The key, and I cannot emphasize this enough, is developing your diaphragm and embouchure. Once established then saxophone gear becomes more or less gravy on the potato.
 

Colin the Bear

Well-Known Member
Messages
13,069
I use a Vandoren 2 for smooth warm melodic lead and a Rico Royal 3.5 for Dixieland and rock.

The Rico gives a brighter tone to compete with the trumpet and the distortion on the guitar.

Simply put a harder reed will make the top easier and a softer will make the low easier

I find all reeds all need playing in for anything from 10 to 30 mins.

You do get good ones and bad ones and they get better till they go bad.


I invested in a reed cutter for fine tuning. Some become good and some become useless after a trim.

This is the nature of trying to get a precision sound out of a slice of grass


I would persevere before doing anything as radical as having the mouthpiece remachined.

The problem with a layoff is that you come back knowing what you want but the flesh is weak. When you start at first you're pleased if you get to the end of a piece without a wrong note or a squeak.

Practice short and often, at least twice a day and throw in a long session, twice a week

I seem to remeber Miles Davis saying he would never stop playing again as it took him 5 years to get his tone back.

I like this one of his “Sometimes you have to play a long time to be able to play like yourself”
 
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spike

Old Indian
Messages
2,254
Play what you're comfortable for with. When I started playing over 45 years ago now, I thought I had to play an open mouthpiece with a Nr. 5 reed to sound good. An old buddy sent me a recording recently of a band I used to play with way back when - I sounded multo crappo!. Over the years I've learned that it's all about "control". Mike Brecker played an open mouthpiece with a 1.5 reed (okay he had a throat problem but he had incredible control over his set-up) That goes for most top players. The moment you think "oh I've gotta get a harder reed to sound good" yer doomed! Every normal human being has more than enough strength in those lips muscles to blow down the "long and winding tube" you simply have to learn how to control them. To quote Albie Donelly, and let's face it Albie's a big guy, "Sax playing is not weight lifting".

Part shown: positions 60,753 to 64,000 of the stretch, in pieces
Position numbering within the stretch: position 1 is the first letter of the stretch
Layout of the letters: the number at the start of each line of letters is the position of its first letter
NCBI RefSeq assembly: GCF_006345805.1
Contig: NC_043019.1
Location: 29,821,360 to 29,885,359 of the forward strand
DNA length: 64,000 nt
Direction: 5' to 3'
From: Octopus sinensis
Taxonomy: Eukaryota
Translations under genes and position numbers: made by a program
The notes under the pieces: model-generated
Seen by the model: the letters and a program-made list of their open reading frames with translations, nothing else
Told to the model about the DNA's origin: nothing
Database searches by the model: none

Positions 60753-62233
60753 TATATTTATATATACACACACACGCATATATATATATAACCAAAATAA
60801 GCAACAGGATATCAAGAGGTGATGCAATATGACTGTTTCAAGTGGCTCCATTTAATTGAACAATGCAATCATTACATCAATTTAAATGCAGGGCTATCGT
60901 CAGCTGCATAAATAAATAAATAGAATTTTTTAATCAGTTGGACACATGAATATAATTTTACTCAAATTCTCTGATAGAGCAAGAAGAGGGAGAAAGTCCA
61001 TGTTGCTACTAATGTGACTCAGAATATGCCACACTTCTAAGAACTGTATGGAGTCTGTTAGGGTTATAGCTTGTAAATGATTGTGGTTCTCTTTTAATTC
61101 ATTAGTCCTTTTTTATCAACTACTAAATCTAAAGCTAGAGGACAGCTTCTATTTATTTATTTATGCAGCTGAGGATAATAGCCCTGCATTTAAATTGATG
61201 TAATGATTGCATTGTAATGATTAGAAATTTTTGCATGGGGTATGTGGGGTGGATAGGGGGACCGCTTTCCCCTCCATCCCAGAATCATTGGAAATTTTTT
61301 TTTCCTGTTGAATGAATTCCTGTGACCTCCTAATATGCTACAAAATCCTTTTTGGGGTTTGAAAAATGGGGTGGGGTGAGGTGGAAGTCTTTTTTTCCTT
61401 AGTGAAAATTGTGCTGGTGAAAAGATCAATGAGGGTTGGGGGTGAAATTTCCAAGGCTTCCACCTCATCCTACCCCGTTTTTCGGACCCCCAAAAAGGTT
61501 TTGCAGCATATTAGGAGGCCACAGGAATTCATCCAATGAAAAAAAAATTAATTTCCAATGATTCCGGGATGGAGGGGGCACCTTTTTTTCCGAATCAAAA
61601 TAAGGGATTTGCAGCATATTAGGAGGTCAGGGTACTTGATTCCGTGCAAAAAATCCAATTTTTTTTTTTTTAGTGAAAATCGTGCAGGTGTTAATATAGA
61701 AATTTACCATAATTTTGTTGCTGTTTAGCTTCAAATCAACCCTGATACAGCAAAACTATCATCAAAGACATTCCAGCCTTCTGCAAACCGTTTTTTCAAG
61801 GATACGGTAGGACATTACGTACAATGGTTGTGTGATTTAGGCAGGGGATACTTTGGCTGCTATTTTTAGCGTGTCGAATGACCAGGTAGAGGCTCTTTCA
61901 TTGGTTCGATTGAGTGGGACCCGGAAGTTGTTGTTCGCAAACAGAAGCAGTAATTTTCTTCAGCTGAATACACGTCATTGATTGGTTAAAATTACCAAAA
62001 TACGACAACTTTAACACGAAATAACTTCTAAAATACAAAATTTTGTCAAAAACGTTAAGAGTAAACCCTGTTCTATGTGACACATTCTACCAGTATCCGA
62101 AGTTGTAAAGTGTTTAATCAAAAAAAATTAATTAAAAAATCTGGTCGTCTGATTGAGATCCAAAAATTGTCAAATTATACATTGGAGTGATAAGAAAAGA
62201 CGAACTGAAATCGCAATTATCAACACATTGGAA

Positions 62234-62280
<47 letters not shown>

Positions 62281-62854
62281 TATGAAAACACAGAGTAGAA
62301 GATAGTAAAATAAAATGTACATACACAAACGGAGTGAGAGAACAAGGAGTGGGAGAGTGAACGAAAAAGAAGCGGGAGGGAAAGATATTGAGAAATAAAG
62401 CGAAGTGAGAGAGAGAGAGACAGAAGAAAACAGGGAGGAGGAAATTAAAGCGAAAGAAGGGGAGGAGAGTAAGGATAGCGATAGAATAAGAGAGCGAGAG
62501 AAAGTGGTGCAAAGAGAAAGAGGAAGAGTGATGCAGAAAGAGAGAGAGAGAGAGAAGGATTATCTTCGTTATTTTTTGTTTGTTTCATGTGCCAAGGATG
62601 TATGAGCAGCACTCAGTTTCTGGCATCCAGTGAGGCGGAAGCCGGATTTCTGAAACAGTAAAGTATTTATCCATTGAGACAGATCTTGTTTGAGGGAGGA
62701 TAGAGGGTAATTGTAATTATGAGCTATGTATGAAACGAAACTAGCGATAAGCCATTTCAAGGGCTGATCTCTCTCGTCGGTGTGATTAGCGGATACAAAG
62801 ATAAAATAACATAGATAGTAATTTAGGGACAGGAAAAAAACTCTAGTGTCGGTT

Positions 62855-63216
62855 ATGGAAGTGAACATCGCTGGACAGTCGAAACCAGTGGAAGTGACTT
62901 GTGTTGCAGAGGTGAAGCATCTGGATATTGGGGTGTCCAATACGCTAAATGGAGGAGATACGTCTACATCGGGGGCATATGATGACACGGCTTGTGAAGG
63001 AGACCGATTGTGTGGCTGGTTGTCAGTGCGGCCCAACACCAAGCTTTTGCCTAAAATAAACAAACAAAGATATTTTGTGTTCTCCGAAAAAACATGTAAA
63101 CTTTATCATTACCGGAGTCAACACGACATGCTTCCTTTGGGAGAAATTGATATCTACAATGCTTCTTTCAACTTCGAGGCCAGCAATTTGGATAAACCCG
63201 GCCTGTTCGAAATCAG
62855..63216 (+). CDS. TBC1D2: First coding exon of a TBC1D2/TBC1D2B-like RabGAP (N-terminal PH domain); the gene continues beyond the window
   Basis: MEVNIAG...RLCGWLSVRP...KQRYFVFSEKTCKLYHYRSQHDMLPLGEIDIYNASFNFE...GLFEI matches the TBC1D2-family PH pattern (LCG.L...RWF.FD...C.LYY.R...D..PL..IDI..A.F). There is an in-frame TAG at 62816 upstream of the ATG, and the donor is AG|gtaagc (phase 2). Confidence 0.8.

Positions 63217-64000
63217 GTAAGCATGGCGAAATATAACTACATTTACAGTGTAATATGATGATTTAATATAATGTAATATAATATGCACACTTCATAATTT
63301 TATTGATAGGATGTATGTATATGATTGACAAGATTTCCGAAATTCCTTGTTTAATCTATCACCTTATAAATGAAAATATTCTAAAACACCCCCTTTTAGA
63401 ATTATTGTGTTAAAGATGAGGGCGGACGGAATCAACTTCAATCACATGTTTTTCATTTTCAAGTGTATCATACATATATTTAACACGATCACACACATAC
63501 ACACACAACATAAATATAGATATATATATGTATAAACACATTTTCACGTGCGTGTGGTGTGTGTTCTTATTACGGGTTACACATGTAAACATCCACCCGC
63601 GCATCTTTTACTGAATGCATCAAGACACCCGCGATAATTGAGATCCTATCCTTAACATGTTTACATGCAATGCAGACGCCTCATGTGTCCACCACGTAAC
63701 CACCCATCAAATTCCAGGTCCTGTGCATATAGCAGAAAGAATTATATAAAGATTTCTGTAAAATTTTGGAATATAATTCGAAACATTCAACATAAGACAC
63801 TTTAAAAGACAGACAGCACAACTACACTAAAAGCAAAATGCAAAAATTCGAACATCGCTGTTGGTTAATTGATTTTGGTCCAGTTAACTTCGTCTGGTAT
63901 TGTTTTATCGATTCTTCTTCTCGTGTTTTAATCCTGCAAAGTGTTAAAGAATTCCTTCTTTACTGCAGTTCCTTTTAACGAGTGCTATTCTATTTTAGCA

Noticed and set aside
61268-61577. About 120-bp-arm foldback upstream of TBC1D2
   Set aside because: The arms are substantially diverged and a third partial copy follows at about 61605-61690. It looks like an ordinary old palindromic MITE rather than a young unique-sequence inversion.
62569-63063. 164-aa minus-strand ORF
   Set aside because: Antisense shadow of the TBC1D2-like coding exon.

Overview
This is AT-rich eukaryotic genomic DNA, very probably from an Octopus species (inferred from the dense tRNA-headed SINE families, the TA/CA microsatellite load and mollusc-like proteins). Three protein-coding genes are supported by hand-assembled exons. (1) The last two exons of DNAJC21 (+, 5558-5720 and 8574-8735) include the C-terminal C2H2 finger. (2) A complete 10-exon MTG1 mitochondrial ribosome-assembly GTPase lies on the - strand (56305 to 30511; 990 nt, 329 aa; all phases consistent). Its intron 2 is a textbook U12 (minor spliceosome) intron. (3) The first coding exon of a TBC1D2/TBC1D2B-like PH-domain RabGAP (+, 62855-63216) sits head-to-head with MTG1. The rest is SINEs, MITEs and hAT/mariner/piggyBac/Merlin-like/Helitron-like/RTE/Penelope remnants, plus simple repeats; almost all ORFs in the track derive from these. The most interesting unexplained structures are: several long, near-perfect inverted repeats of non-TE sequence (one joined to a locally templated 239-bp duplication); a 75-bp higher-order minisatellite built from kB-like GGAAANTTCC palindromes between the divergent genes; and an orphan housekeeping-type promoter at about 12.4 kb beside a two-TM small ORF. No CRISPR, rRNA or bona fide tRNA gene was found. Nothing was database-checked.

Go stand in a corner and practice twelve hours a day for three years, do not change your mouthpiece, and do not play a harder reed and do not collect any bum notes when you pass Go. You might say stick it up your **** spike, okay I've got no problem with that, but I know I did it and I've got a pretty good sound these days, go figure.
gruss - spike
 

Andante cantabile

Senior Member
Messages
695
Why the desire to use a harder reed? If a soft one works for you that's OK. When I played tenor I used a Link STM 7, and never used anything harder than a Rico Royal 2 1/2. Just play the reed which feels right for you and gives the sort of sound you want.
Best wishes
O.C.V.
This is good advice. If you sound good, nobody cares what strength reed you are using.
 

kevgermany

ex Landrover Nut
Subscriber
Messages
21,947
This is good advice. If you sound good, nobody cares what strength reed you are using.
Oh , but we do.... Why else would we have all the questions about 'What horn/mouthpiece/reed did x play?' >:)


But I agree with you. I think the real answer is Spike's. Hard work, and (although he didn't say it) developing your own sound.